Imlebbes: Sugared almonds, sweet and meaningful candy


Almonds have been used throughout history in a variety of a dishes, both sweet and savory. But a candy that is still eaten and celebrated to this day are candied almonds. Let’s have a look at its origins.

What is imlebbes?

Imlebbes are almonds that are coated with sugar, in Turkish also called “badem şekeri”.

The origins

With sugar arriving in the Middle East, cooks first would caramelize and toss in nuts to make a kind of brittle, and naturally whole nuts followed soon enough. This invention is attributed to the Persians and their interactions with the Arabs and the Arabs spread it westward so that Europe got its fair share of the candy. (1) Records vary about the exact timing but it is said that since at least the 13th century, candied almonds were all the rage both in the Middle East and Europe. (2)

Thanks to its symbolism of prosperity and fertility, sugared almonds were featured in births, weddings and circumcision feasts throughout the Ottoman empire. One such example would be the circumcision festivities for Mehmed II’s sons Bayezid and Mustafa in 1457, where almonds were served alongside sugared coffee beans, hazelnuts, pistachios, chickpeas and many more. The use of different colors for the coating was first recorded in the 15th century with the color yellow being adding by using saffron. When looking for recipes, the first and only Turkish recipe for the sugared almonds was written by Şirvani in the 15th century. (2)

The traditions of sugar almonds continue to this day and are seen on special occasions such as Islamic holidays or as small wedding nibbles. Naturally over time many different versions emerged. As written records are scarce and one cannot be quite sure if the sugar almonds of Mardin came before or after they became popular in the 13th century. One thing is certain: They are different, so much so that they were registered by the Turkish Patent and Trademark office. (3)

Called “imlebbes” or sometimes written as “imlebes” as well, the almonds used are grown in Mardin and coated with not plain sugar but a mix of cinnamon, cardamom and a variety of other spices. (4)

This avid use of spices points to the still prevalent influence of the Abbasid foodways, where the Turks and Arabs exchanged their culinary knowledge and ways. This influence stretched to the Ottoman kitchens as well but fell out of fashion after the 15th-16th century.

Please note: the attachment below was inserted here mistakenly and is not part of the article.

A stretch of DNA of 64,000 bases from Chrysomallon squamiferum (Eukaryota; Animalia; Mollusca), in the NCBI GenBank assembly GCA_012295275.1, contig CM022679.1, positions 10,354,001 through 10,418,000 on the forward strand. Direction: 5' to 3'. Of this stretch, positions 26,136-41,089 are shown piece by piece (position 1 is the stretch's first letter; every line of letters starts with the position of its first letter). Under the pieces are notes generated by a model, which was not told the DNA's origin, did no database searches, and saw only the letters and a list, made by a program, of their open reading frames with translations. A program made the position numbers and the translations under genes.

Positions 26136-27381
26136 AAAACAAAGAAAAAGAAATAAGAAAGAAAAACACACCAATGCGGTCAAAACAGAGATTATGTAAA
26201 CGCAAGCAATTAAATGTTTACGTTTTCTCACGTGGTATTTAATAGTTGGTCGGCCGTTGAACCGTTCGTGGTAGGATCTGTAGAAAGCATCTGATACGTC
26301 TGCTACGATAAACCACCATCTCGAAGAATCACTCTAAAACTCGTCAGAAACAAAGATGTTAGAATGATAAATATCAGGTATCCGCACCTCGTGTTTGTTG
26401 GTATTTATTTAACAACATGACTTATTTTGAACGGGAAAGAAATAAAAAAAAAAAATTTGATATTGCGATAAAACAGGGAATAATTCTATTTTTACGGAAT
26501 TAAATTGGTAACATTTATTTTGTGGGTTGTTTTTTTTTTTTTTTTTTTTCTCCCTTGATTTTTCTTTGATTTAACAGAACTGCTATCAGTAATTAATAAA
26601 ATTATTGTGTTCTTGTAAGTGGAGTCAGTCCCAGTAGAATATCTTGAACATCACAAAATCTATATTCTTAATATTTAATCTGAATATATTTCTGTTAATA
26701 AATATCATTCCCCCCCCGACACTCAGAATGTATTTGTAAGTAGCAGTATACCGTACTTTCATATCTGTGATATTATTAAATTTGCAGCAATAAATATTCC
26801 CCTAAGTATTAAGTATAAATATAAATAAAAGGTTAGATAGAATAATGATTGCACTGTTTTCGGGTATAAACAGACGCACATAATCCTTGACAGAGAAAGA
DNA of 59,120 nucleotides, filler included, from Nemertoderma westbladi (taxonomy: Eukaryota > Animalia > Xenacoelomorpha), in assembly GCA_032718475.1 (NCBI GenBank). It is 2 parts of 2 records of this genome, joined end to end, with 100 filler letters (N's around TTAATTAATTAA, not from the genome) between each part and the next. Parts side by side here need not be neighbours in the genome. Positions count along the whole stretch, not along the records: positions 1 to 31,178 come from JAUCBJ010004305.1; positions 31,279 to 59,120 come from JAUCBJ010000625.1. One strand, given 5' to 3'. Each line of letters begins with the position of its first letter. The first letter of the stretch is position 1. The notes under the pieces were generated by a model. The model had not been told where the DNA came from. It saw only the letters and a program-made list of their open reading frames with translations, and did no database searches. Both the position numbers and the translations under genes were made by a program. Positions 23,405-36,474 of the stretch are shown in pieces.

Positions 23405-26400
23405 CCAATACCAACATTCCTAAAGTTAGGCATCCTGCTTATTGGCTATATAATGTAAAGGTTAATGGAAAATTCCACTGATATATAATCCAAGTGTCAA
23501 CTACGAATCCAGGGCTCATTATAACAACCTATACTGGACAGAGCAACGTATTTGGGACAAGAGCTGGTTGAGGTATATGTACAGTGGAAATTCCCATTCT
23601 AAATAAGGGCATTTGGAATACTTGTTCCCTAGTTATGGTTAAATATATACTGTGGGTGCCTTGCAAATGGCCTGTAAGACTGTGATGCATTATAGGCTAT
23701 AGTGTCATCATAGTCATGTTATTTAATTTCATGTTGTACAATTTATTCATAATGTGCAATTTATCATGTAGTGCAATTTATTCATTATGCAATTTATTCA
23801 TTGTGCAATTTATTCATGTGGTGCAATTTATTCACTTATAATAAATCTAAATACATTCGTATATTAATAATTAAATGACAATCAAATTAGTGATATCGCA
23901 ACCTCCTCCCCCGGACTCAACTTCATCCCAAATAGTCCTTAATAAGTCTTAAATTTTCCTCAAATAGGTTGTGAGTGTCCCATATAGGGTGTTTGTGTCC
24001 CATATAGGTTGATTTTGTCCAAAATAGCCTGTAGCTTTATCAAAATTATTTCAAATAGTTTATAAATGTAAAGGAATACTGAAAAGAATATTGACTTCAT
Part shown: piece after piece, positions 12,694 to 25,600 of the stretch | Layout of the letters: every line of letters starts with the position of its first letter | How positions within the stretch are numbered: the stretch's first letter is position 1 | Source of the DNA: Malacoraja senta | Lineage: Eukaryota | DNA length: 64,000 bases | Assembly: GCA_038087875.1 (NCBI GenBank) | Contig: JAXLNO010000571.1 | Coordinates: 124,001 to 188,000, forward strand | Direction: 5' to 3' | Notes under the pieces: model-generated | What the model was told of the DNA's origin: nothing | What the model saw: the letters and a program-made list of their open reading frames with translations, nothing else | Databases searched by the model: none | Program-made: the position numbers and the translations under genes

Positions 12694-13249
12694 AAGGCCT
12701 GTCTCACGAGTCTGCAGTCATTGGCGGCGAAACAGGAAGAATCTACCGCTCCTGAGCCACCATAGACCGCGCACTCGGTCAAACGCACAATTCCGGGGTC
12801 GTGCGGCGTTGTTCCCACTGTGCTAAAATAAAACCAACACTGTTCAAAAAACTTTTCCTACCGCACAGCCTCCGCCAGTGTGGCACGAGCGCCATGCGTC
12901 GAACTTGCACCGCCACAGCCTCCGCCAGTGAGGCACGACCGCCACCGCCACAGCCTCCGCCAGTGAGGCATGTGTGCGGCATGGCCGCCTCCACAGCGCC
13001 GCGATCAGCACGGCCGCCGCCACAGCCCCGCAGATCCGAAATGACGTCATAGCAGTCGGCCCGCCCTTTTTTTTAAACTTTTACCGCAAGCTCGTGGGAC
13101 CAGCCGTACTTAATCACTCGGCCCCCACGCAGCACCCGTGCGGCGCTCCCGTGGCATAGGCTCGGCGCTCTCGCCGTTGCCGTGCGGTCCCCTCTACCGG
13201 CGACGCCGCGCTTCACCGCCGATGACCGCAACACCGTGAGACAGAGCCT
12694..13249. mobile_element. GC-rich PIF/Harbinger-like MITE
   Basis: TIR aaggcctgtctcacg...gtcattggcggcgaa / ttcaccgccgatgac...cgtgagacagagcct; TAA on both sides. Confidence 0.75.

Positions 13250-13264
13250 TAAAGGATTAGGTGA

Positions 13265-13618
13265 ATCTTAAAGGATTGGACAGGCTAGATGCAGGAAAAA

The word imlebbes comes from the Arabic “lebbes” for “coated” or “covered”. The Turkish name it is known for “badem şekeri” (almond sugar/candy) comes from the Persian “badam” or “bayam” (بادام/بايام) for almond and “şakar” (شكر) for sugar.

Imlebbes: Sugared almonds, sweet and meaningful candy

While nowadays machines do most of the work, it still requires professional skill to master the art of sugared almonds (or other nuts for that matter). In the old days, before the Industrial Revolution, they would have a pan suspended on a chain and coat the roasted seeds or nuts by rolling them in syrup by swinging that pan construction. (2) The recipe here is the more widely known, non-spicy version of the candy.


  • 600 gr almonds
  • 400 gr sugar
  • water


  • Roast the almonds until they have a golden-brown color.
  • Prepare a syrup made out of sugar and water, usually a one-on-one ratio is sufficient but changes from manufacturer to manufacturer.
  • Heat a copper pan to 70-80 degrees Celsius and add the almonds and a bit of the syrup and continuously toss them until they are coated.
  • Add another part of the syrup after 2-3 minutes and repeat this step about 40-50 times.
  • Once they are all evenly covered let the nuts cool off for about 30 minutes and serve.



(1) Gil Marks, Encyclopedia of Jewish Food, 2010

(2) Priscilla Mary Işın, Sherbet & Spice - The Complete Story of Turkish Sweets and Desserts, 2013




Course: Dessert, Snack
Keyword: almonds, candied